Classical Weekdays

Monday through Friday, 6 am to 6 pm

WRTI brings you the best recordings of works from the vast world of classical music every weekday from 6 am to 6 pm. Chamber music, symphonies, choral works, violin concertos, piano sonatas, and more...engagingly presented with insight and a smile by our knowledgeable hosts.

Playlists are below.

Composer ID: 
53c7dc11e1c8b9c77b4b9b6f|53c7dbe1e1c8b9c77b4b9b6e

Pages

Your 30 Favorite Classical Works
11:54 am
Thu August 28, 2014

WRTI's 2014 Labor Day Weekend Classical Countdown!

The votes are in, and we've got this year's list! Join us, starting on Friday at noon, for our annual Labor Day Weekend Classical Countdown! It's your 30 favorite classical works on WRTI throughout the holiday weekend. Listen on Friday, August 29, from noon to 6 pm, Saturday, August 30 from 6 to 12:30 pm, and Monday, September 1st from 6 am to 6 pm.

The playlist for the 2014 Labor Day Weekend Classical Countdown will publish below in this post as each piece is broadcast. Have a wonderful holiday! And a big thanks to everyone who voted!

CD Selections
3:10 pm
Wed August 27, 2014

John Dowland's Art Of Melancholy

Wikimedia Commons

Originally published on Mon January 30, 2012 12:28 pm

  • Ted Libbey And Fred Child Recommend Dowland's Lute Songs

John Dowland (1563-1626) was an important instrumental composer at a time when the most serious music was vocal, and he was a popular composer at a time when there was no dichotomy between popular and classical music. Much of Dowland's music is sad and melancholy, but that's not to say that he was a self-pitying person. In his time, melancholy was the sign of a superior individual, of someone who was mature and capable of deep feeling.

Read more
Classical CD Selections
3:10 pm
Wed August 27, 2014

Monteverdi's Pioneering 'Vespers'

Monteverdi's Poppea.
Wikimedia Commons

Originally published on Wed February 8, 2012 4:32 pm

  • Ted Libbey And Fred Child Recommend Monteverdi's Vespers

The Italian composer Claudio Monteverdi was arguably the most important musician of the first half of the 17th century. He absorbed the musical style of the late Renaissance and, in his early works, helped bring it to its highest expression. He also pioneered new compositional techniques in his madrigals and other vocal works, effectively laying the foundation for many of the stylistic conventions of the Baroque.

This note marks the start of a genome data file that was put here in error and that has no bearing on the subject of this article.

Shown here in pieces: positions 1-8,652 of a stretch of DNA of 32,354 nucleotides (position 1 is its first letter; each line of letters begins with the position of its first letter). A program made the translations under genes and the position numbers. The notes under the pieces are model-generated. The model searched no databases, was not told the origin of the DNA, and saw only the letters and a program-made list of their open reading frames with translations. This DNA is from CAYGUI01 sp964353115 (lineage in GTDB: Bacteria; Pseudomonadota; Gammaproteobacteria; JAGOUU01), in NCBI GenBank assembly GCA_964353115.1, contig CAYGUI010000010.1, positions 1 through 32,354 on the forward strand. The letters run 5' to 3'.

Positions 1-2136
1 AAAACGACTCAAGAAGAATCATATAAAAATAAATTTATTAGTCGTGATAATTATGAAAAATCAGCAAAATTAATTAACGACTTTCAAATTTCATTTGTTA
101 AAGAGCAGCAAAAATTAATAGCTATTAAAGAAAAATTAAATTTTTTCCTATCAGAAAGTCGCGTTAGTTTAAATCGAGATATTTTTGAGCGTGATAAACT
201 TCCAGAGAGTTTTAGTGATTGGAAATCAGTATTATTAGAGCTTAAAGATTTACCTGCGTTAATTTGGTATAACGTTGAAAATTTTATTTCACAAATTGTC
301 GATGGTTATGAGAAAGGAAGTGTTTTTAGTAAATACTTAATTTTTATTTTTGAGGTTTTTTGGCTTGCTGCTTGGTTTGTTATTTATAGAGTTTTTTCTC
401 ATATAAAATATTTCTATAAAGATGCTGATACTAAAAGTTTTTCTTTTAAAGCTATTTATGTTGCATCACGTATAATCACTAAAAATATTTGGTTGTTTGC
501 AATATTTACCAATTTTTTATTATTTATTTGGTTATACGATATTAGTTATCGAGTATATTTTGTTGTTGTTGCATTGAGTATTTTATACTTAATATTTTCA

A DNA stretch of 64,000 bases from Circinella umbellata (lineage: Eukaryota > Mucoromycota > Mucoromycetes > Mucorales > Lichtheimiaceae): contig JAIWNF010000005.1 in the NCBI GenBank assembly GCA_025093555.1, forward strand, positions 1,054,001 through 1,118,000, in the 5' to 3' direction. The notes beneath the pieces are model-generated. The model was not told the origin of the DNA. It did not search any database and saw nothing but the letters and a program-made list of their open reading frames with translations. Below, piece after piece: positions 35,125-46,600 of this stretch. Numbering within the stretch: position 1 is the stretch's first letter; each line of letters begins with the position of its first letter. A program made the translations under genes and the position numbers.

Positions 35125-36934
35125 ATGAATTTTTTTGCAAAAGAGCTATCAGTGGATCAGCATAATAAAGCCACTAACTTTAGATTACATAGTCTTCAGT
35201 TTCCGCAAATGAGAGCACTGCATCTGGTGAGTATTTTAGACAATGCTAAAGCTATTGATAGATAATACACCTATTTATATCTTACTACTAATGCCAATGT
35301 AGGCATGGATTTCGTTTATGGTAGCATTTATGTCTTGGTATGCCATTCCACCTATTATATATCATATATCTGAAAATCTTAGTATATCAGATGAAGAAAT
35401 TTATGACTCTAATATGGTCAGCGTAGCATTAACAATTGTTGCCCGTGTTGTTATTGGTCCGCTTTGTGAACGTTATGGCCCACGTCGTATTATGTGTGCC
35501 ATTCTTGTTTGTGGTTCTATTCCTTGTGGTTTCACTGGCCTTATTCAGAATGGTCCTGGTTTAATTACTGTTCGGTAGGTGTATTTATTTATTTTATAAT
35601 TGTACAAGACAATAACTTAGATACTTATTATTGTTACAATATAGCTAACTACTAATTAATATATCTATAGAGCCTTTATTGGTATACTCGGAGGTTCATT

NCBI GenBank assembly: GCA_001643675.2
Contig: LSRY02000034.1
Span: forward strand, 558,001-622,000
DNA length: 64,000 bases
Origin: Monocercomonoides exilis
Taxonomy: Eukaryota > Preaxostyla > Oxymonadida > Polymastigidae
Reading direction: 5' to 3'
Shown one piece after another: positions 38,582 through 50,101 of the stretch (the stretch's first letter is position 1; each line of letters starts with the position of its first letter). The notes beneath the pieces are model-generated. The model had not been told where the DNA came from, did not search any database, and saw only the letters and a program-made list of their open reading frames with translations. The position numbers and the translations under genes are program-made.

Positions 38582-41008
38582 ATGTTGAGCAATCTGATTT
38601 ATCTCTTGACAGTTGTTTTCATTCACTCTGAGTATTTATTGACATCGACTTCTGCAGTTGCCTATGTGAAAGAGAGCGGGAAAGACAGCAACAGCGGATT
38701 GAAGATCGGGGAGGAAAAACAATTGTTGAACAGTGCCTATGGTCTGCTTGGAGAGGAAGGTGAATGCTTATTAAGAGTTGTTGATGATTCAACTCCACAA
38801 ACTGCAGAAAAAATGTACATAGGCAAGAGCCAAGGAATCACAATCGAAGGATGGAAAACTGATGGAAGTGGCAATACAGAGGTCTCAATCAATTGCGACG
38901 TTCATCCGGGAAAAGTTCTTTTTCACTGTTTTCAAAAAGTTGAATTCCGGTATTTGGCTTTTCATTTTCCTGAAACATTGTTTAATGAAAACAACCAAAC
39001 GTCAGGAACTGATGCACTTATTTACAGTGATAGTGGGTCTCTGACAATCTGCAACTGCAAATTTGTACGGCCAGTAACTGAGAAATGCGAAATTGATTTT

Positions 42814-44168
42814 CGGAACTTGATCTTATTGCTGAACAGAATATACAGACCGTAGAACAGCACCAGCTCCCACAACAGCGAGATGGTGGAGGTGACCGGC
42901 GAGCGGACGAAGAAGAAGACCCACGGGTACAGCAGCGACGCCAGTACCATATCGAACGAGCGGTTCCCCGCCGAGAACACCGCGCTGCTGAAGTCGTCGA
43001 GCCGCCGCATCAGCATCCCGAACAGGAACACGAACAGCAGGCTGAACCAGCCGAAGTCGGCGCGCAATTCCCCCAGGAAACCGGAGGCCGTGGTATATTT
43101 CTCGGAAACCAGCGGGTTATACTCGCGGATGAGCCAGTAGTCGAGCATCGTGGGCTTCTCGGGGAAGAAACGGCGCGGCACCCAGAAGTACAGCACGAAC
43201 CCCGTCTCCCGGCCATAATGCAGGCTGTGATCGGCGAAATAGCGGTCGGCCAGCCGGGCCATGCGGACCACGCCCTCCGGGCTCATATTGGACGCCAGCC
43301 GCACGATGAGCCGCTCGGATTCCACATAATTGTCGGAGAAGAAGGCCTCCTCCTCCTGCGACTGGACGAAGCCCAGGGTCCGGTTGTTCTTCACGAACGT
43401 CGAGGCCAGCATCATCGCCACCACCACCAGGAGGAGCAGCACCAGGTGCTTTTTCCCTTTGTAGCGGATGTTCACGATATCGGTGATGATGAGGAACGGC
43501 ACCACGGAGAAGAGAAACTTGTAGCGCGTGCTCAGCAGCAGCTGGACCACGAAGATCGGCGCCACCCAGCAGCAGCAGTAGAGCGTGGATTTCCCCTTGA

Read more
Encore!
3:22 pm
Tue August 26, 2014

The Crossing on WRTI: The Second "Month of Moderns" Concert, August 31, 4 PM

The Crossing performing at The Icebox at Crane Arts Center in June, 2014.
Becky Oehlers Photography

This Sunday, join us for The Crossing chamber choir's second concert in their Sixth Annual Month of Moderns Festival, recorded live at The Icebox at Crane Arts Center in the Northern Liberties section of Philadelphia on June 28, 2014, and conducted by Donald Nally.

Read more
Opera on WRTI
12:07 pm
Mon August 25, 2014

San Francisco Opera on WRTI: Boito's MEPHISTOPHELES, August 30, 1 PM

Bass-baritone Ildar Abdrazakov sings Mefistofele and tenor Ramon Vargs sings Faust in San Francisco Opera's MEPHISTOPHELES.

This week it's Arrigo Boito’s resplendent retelling of Goethe’s Faust, a monumental work of "choral grandeur and melodic richness" (The New York Times) recorded live at the famous War Memorial Opera House in San Francisco in 2013.

Read more
Creatively Speaking
6:02 am
Mon August 25, 2014

Teaching the Art of Listening: Temple's Steven Kreinberg Opens Doors to Classical Music and Jazz

The highest aspiration for those who teach is to do it in a way that transforms lives. Professor Steven Kreinberg, a faculty member at Temple University’s Boyer College of Music and Dance, reveals what happens in his popular course "The Art of Listening."  It’s a special kind of class that opens the door for college students to the world of classical music, jazz, opera, and musicals.

Read more
Creatively Speaking
6:00 am
Mon August 25, 2014